Kodiak

Kodiak lies on the northeastern side of Kodiak Island. The island is also known as “Emerald Isle”. It is the largest island in Alaska and second in the United States. The island lies on the southern shores of the state, separated from the mainland by the Shelikof Straits. The city belongs to a sub-polar oceanic climate, which means that there are both cool winters and summers.

History

The Alutiiq people have been indigenous to the area for over 7,000 years. However, Russian explorer Stephan Glotov,  who explored the inhabited area in 1763, claiming discovery. In 1792, Aleksandr Andreyevich Baranov, first founded the city. Paul’s Habor became the first name of the area. Additionally, this was the first capital of Russian Alaska. (Britannica)  The harbor proved worthy for fur trading opportunities. Damaged rained down on the city in 1914 along with the heavy blanket of ash from the Novarupta Volcano eruption.

Then, in 1964, a series of tsunamis, provoked by earthquakes, created millions of dollars in damage and destroyed coastal businesses. Afterward, commercial fisheries and canneries began to develop once Alaska was sold to the United States. WWII developed Fort Abercrombie and brought a more stabilized resident population. President Roosevelt introduced a variety of wildlife during his term. This established the Kodiak National Wildlife Refuge.

Kodiak Now

Canada goose wildlife

A Canada goose sits near a marshy area of the coast forging for food.

Docks still line the shore of this fishing industry based city. Beyond the boardwalks, mountains and forest decorate the area. The island is home to the famous kodiak bear and many other wildlife species. Additionally, you can only reach this port by sea plane or boat. Many historical sites reside here close to the pristine wilderness.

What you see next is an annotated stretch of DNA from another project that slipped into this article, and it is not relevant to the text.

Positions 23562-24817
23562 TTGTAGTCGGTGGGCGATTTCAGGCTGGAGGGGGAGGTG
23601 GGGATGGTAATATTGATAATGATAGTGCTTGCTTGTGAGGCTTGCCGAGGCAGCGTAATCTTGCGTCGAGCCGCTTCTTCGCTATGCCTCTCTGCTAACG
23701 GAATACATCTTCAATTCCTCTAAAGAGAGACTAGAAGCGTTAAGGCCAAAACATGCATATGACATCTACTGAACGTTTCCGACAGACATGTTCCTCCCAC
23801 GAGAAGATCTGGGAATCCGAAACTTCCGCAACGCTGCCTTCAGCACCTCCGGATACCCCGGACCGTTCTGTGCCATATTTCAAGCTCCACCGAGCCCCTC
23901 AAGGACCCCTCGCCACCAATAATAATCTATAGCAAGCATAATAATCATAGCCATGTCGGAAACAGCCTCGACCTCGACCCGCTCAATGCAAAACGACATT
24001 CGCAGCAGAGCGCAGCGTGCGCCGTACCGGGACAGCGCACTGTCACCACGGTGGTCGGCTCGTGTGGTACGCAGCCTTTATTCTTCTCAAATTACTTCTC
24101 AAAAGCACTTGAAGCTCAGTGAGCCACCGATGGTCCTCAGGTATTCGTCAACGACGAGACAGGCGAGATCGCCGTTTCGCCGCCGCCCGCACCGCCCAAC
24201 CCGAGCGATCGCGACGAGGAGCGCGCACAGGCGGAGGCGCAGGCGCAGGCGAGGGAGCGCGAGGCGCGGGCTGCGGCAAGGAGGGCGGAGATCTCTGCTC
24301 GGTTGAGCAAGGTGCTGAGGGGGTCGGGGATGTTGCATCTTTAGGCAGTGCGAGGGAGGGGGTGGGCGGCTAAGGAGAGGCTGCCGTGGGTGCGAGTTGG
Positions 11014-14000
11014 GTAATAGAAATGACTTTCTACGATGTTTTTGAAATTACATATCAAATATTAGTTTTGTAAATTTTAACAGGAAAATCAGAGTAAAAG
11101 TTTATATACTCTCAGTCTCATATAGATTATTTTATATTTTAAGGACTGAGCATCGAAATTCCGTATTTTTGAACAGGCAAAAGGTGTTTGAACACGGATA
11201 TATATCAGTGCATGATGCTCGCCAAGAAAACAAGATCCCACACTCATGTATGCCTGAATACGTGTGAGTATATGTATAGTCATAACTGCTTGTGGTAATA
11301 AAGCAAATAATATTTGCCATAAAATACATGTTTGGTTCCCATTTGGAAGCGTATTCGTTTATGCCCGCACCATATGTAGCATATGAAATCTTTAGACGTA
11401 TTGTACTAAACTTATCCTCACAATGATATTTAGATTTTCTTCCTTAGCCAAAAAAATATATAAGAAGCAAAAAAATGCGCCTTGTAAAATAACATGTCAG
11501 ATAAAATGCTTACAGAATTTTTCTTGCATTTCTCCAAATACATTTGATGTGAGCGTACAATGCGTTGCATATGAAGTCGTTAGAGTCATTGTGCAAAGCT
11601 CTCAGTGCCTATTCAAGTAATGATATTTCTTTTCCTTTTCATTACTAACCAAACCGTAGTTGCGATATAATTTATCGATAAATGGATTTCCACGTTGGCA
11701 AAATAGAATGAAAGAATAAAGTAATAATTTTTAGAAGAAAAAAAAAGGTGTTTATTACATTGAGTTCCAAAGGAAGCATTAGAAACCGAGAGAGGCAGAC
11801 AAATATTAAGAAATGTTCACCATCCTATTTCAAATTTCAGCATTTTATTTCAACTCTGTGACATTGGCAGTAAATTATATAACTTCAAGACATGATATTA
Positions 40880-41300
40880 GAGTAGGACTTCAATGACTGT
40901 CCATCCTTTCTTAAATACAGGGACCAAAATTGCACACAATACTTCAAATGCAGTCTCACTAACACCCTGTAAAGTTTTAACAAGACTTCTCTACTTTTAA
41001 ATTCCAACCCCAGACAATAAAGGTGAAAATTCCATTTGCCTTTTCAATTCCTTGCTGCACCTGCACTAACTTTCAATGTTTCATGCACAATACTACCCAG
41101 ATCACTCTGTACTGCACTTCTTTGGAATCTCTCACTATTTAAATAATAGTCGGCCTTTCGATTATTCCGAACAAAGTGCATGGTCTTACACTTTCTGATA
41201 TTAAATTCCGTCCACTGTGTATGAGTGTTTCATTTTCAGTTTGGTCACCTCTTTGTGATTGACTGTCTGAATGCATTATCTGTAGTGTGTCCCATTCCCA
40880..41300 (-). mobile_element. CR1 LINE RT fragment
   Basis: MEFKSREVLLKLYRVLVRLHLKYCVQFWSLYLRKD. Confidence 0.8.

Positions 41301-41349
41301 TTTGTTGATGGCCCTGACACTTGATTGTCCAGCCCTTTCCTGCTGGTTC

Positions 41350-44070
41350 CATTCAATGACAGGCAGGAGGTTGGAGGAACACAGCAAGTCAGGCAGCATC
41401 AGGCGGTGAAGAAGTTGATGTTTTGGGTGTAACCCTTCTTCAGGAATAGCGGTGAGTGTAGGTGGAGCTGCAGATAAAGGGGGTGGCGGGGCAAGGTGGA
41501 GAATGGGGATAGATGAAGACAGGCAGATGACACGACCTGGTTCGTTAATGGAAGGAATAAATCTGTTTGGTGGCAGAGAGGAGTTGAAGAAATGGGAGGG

Because of the ash settlement from the 1914 eruption the ecosystems of plants has become dense and rich. This vibrant flora nourishes the native fauna and creates intricate bio diversity. The ports are filled with fishing boats, charter boats, touring boats, and all the bustling activity that comes with them. This city is a great place to enjoy coastal scenery and explore the nearby wilderness.

What to Do, Where to Go

Fort Abercrombie is now a historical park that you can explore the WWII history of the city. The Kodiak Wildlife Refuge Visitor Center supplies information about the local area and wildlife as well as a hands-on museum. Russian influence has been preserved in an Russian Orthodox Church. This building is now a historical site.

A museum dedicates itself to the relics and heritage of the Alutiiq people and supplies information on their history. There is even an aquarium nearby that you can check out the coastal wildlife up close.  Further, the touch tanks make the encounters pretty personal. Many tours leave by boat and plane daily, creating access to the more remote areas.

Additionally, there over 100 miles of rough terrain roads to explore. Four-wheel drive is a must on these. Easy access lies close to the city limits as expansive state and public land are nearby to check out as well. There is a variety of restaurants in town to help end those days with a hearty meal of some local fare.